Today we continue with part two of Gretchen Houser’s story on having postpartum depression in the 1960s:
After a few hours, the ER doctor releases me to my concerned and perplexed husband with a diagnosis of “neurasthenia.” In the 19th century, neurasthenia was a catch-all diagnosis for certain female maladies when young married women or young mothers found themselves unable to function due to strange, unexplainable symptoms. These were pre-bi-polar, pre-agoraphobia, pre-postpartum depression days, in which most illnesses were lumped into one large, and often unexplainable category.
I am returned home, to the scene of the crime. I cry for three straight days, maybe four. My mother takes over the children and my mother-in-law Margaret arrives to help. She sits by my bed in the darkened bedroom holding my hand. She looks bewildered, keeps saying, “It’ll be alright, it’s ok.”
My father, good and kind in every way, is clumsy in his efforts to soothe. He stands nearby watching, a puzzled look on his face.
After a few days when I can bring myself to speak, to look around at life, I ask my mother-in-law, “Why can’t I stop crying?” Over and over, I ask this question. Margaret wipes her own eyes and shakes her head.
Exhausted, I fall into a deep sleep for the first time in months. I sleep alone in the big bed; sheer heaven to be lying so still, listening to life happening around me. No thrashing, no snoring from the other side of the bed, no accidental crashing arms falling onto my head in the middle of the night. My husband cannot help it; he doesn’t sleep well and as a result … I have been powerless to move, to find another sleeping place. It felt impossible at the time, an alien concept sleeping apart from one’s husband. But it could have solved at least one of my problems.
Comforting sounds from outside the bedroom means life is being taken care of despite my absence. Murmuring voices reach me as I lie swaddled in safety. It seems incredible that someone else is choosing a menu, making dinner, washing dishes, running baths for the children who sometimes stand by my bed afterward, begging for a story, searching my face with their beautiful round eyes.
Hours and days pass and then slowly, life begins to pull me from the bed, lifting me up, bit by bit and at last, I rise. And so, the business of living returns. I have broken down but have no choice now but to get up. Get up! You have a war to win and a husband, two children; your family needs you.
My throat-lump has grown smaller but now there are different symptoms: a buzzing under my tongue shoots through me like electricity. One day, my lips are numb, another day, my arms tremble uncontrollably. My legs twitch, my heart flutters. Observing objectively is not something I’m good at, especially now. Everything feels so dangerous, but I can’t explain it; don’t know how.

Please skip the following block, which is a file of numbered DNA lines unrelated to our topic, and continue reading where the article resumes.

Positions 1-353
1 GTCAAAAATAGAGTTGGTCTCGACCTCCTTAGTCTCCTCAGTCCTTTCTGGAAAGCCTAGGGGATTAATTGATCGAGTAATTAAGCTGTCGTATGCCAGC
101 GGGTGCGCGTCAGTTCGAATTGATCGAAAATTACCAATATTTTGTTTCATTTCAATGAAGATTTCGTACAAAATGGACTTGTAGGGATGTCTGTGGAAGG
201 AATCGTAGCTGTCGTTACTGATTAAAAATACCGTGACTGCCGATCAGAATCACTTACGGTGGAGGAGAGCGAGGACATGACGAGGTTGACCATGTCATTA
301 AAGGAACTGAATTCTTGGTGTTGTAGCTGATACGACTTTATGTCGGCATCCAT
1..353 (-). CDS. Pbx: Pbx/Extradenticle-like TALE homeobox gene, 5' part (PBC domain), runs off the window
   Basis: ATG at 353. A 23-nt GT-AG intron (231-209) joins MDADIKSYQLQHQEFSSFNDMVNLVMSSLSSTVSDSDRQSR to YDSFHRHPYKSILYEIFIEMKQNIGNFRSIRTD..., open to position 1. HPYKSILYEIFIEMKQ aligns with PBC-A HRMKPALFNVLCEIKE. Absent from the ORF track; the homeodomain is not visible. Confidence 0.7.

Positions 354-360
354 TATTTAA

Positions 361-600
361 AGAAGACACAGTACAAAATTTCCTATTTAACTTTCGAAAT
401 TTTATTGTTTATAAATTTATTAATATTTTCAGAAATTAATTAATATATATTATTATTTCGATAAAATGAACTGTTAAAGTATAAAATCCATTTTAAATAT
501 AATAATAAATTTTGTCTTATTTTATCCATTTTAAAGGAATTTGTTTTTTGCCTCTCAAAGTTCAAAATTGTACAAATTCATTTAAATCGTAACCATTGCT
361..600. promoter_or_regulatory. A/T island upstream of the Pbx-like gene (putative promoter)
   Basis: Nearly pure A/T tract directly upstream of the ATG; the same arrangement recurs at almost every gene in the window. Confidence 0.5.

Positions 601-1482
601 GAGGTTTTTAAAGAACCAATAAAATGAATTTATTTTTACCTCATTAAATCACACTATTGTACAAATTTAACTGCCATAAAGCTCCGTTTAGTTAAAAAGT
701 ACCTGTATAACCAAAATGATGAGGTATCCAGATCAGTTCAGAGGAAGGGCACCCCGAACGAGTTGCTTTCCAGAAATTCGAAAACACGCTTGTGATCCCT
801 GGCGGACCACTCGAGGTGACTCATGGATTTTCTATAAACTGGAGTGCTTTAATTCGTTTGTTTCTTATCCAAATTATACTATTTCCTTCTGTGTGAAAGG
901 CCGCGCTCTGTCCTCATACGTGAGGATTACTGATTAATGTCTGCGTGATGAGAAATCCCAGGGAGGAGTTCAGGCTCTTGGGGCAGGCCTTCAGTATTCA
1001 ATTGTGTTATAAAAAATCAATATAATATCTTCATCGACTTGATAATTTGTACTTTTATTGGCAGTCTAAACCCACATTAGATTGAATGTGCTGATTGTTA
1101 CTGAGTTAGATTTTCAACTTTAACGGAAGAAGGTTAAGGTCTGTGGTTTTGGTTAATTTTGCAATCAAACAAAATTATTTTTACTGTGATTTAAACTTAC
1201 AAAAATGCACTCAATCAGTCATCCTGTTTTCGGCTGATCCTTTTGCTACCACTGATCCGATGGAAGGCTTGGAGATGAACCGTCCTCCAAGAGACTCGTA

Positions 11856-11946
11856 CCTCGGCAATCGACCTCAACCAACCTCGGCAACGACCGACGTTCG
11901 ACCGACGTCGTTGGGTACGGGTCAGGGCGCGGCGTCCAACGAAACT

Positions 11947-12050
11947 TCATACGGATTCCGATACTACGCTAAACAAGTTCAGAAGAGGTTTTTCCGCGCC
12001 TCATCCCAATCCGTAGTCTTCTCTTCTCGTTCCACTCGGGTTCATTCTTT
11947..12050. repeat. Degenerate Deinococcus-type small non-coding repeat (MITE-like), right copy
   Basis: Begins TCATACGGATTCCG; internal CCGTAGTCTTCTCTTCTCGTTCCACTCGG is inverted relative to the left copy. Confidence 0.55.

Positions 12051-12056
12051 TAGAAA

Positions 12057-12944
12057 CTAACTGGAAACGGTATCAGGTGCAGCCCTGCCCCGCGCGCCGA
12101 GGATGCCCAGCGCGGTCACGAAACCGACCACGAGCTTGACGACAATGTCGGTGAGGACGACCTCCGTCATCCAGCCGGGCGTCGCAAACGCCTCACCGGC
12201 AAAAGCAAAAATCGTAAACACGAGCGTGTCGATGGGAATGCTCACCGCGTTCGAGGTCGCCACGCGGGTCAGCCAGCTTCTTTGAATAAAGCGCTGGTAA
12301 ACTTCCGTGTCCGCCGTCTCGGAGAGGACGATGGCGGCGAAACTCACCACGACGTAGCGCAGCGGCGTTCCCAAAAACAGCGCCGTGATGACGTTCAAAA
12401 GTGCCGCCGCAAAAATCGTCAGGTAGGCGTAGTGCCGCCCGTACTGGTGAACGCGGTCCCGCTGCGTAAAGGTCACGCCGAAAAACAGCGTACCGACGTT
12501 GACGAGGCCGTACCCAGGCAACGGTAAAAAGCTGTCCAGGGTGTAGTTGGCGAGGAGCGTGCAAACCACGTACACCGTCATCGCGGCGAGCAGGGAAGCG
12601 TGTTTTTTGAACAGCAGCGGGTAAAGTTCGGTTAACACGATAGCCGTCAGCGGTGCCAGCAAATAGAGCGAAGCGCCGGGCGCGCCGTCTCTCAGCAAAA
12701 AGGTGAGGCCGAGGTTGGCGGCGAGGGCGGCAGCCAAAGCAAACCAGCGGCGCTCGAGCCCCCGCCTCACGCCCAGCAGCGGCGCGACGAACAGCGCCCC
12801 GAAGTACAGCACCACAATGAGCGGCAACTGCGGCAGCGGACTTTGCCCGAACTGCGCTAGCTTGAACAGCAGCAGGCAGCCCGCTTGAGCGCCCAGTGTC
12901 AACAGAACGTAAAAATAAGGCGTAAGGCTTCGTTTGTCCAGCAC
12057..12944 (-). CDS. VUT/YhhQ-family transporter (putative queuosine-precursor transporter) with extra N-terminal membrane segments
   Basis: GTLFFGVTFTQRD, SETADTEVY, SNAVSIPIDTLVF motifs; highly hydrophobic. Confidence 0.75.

I keep putting one foot in front of the other, and wait. I have lost the ability to save myself. Surely, there must be someone, somewhere.
A few weeks later, my husband brings word of a self-help group that meets in a church right across the street. It’s called simply Recovery, Inc. Despite the fact I have trouble going out of the house, to the mailbox, the grocery store, I attend my first meeting.
It is, to say the least, an odd but interesting group. Odd because they appear perfectly normal; interesting because I share many of their concerns and symptoms. Some people can’t be left alone, can’t wait in lines, cross a bridge, swallow food. I listen and absorb. Every Monday night for weeks on end, I attend these meetings. I can talk to these folks, eventually even joke around, feeling part of a special tribe of troubled people, our own unique breed.
One evening on the way out, I grab a big jelly donut and later, realize it’s the first time in months I’ve swallowed food without thinking. Amazingly, the lamp was lit that night. All I have been required to do is keep it on. Has it been easy? Definitely not but in hindsight, it hasn’t been that hard. Recovery has happened minute by minute, hour by hour; small gains some days, a step backward on others.
I am now 70 years old. On that faraway Saturday morning on October 12, 1968, I’d been an inhabitant of the world for a mere twenty-seven years, my entire life stretching out; billions of seconds, minutes, hours; all waiting.
It is true that I can write with dispassion about the incident itself, but the memory of that morning and the terror it held still holds sway. Not in a hurting kind of way, but rather to recall living through it and the tremendous strength it took. Every October 12, I think back to that person I was, there in the kitchen, feeling so desperately alone. I didn’t know it then but I had a battle on my hands, a war I fought every day for a long time. To my mind, equal any day to a soldier’s version of PTSD. We women went to war then too in our own ways, with no basic training whatsoever. We often fought alone, brave as any decorated soldier there in the trenches of our own kitchens.
~ Gretchen Houser